sodium bicarbonate

A 25-year-old woman is brought into the emergency department by friends due to “acting weird.” She was at a rave and is reported to have consumed alcohol, marijuana, and ecstasy. On exam, she is afebrile, tachycardic, normotensive, and breathing comfortably on room air. She is lethargic, mumbling incomprehensibly, and does not follow commands. Her glucose is 115 mg/dL, her pregnancy test is negative, her EKG reveals sinus tachycardia, her ethanol level is 30 mg/dL, and a stat CT head is negative. Her chemistry panel reveals a sodium level of 114 mEq/L. You order a 100 mL 3% sodium chloride bolus, but it may take 30 minutes to arrive from the central pharmacy. At this point, the nurse informs you that the patient is seizing.

Trick of the Trade: Crash-formulation sodium bicarbonate for rapid treatment of acute symptomatic hyponatremia

Generally, 100 – 150 mL boluses of 3% sodium chloride are used for the treatment of severe symptomatic hyponatremia. However, it can take some time for these to be prepared by pharmacy. Sodium bicarbonate ampules can be found in crash carts, can be accessed and administered more quickly than 3% sodium chloride, and provide comparable hypertonicity.

Equipment:

  • Ampules of sodium bicarbonate 8.4% (often found in crash carts)

sodium bicarbonate

Technique:

  1.  Slowly administer 1 ampule (50 mL total) of sodium bicarbonate 8.4% over 5 – 10 minutes.
    • An ampule of sodium bicarbonate 8.4% (50 mL) contains 50 mEq of sodium, comparable to 51.3 mEq of sodium found in 100 mL of 3% sodium chloride [1,2].

2. Repeat serum electrolyte testing after administering therapy.

    • If the serum sodium has increased by less than 4 mEq/L, then you can repeat additional hypertonic saline treatment (with another 50 mL sodium bicarbonate ampule or 100 mL of 3% sodium chloride) [3].
    • If serum sodium has increased by 4 mEq/L but the patient remains symptomatic, then hyponatremia is unlikely the cause for the patient’s symptoms and other etiologies should be investigated. A correction of 4 – 6 mEq/L of sodium is sufficient to manage the most severe manifestations of hyponatremia [4].

Caution:

  • Be sure to closely follow serum sodium levels. The goal is to raise the sodium only enough to alleviate symptoms and prevent herniation: 4 – 6 mEq/L is usually sufficient.
    • Do not correct the sodium more than 6 mEq/L in 6 hours.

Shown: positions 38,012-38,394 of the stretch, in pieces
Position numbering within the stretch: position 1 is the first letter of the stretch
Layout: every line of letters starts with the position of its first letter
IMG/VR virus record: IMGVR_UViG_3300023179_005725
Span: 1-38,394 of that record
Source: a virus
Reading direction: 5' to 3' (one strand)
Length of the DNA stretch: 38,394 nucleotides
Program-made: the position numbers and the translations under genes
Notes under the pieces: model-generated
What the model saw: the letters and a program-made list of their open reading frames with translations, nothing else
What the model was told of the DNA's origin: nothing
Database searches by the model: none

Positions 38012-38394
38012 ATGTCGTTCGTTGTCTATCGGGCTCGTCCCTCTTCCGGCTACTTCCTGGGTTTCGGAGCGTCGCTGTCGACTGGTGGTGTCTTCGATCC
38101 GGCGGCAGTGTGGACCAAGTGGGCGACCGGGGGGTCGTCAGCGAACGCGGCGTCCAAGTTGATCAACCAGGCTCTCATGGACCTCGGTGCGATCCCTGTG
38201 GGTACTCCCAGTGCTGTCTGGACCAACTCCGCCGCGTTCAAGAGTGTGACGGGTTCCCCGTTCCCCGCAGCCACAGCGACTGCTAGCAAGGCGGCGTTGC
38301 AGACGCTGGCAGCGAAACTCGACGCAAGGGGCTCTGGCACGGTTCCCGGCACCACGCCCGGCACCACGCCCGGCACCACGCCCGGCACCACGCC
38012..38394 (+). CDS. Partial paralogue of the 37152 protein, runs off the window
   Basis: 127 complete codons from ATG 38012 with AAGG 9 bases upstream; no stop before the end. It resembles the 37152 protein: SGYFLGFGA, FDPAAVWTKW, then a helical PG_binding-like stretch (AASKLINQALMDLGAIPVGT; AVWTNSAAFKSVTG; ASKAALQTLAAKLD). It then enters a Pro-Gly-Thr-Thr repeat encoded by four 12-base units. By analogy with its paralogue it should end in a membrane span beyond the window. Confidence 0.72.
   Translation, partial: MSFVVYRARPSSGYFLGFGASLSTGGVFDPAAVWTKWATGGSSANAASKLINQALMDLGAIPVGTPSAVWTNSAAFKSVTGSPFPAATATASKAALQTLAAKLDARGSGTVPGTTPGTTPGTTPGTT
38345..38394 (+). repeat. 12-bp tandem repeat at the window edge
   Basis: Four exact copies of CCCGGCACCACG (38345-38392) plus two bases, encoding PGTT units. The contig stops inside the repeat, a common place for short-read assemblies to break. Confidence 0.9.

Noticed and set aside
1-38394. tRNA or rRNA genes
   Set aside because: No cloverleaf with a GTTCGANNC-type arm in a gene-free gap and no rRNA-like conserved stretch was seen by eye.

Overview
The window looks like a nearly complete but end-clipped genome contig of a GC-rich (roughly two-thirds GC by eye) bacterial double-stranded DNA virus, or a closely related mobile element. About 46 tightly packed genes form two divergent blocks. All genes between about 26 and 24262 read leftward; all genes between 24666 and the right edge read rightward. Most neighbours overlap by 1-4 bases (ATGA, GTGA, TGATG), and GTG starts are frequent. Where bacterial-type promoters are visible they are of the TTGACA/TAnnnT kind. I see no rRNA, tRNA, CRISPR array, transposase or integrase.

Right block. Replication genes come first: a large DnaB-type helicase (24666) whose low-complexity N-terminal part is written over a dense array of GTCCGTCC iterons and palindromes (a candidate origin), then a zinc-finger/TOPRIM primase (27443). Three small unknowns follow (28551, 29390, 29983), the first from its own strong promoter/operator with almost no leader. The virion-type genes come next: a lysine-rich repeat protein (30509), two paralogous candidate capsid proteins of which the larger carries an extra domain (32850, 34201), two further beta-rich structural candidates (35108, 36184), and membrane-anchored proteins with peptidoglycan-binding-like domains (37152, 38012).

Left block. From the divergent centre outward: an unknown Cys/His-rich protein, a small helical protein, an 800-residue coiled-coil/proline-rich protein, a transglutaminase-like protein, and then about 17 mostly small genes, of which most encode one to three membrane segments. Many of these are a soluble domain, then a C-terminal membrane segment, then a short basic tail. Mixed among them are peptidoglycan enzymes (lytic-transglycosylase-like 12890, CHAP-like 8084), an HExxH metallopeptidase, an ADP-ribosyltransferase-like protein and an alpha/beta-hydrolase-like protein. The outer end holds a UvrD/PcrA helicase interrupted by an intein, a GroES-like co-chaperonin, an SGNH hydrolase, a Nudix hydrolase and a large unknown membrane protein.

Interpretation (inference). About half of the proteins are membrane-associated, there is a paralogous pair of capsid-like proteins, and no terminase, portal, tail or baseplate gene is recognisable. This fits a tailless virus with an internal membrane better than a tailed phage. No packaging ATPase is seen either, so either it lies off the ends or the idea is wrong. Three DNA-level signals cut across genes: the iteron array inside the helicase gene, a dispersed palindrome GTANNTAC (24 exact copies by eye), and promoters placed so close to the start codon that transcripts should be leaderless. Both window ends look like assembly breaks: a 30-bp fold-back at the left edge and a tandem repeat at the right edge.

• Do not correct the sodium more than 8 mEq/L in 24 hours.
    • Rapid overcorrection of sodium risks osmotic demyelination. If overcorrection occurs, consider nephrology or ICU consult.
  • Be sure to check with your pharmacists regarding the availability of sodium bicarbonate in your department, as availability may be affected by ongoing national shortages [5].

Discussion:

Sodium bicarbonate: do we still think is it completely useless? What are other ways you have addressed hyponatremia when hypertonic saline was not easily available?

References:

  1. Sodium bicarbonate. In: Lexi-Drugs.  Hudson, OH: Lexi-Comp, Inc. [Updated April 08, 2020; Accessed April 17, 2020]. http://online.lexi.com/
  2. Sodium chloride. In: Lexi-Drugs.  Hudson, OH: Lexi-Comp, Inc. [Updated April 17, 2020; Accessed April 17, 2020]. http://online.lexi.com/
  3. Adrogué HJ, Madias NE. Diagnosis and treatment of hyponatremia. Am J Kidney Dis. 2014;64(5):681-684. PMID: 24996937
  4. Sterns RH, Hix JK, Silver S. Treatment of hyponatremia. Curr Opin Nephrol Hypertens. 2010;19(5):493-498. PMID: 20539224
  5. “Sodium Bicarbonate Injection.” ASHP, https://www.ashp.org/Drug-Shortages/Current-Shortages/Drug-Shortage-Detail.aspx?id=293&loginreturnUrl=SSOCheckOnly

 

 

 

 

 

Jonathan Hootman, MD

Jonathan Hootman, MD

PGY-2, Emergency Medicine
Stanford University School of Medicine
Stanford, CA
Al'ai Alvarez, MD

Al'ai Alvarez, MD

Assistant Residency Program Director
Clinical Assistant Professor
Department of Emergency Medicine
Stanford University School of Medicine
Jenny Wilson, MD MS

Jenny Wilson, MD MS

Emergency Critical Care
Clinical Assistant Professor
Department of Emergency Medicine
Stanford University School of Medicine
Jenny Wilson, MD MS

@jennygwilson

Intensivist, universal health care advocate, vent nerd, parent of 2 wild human animals and one domesticated non-human animal, she/her.
Jenny Wilson, MD MS

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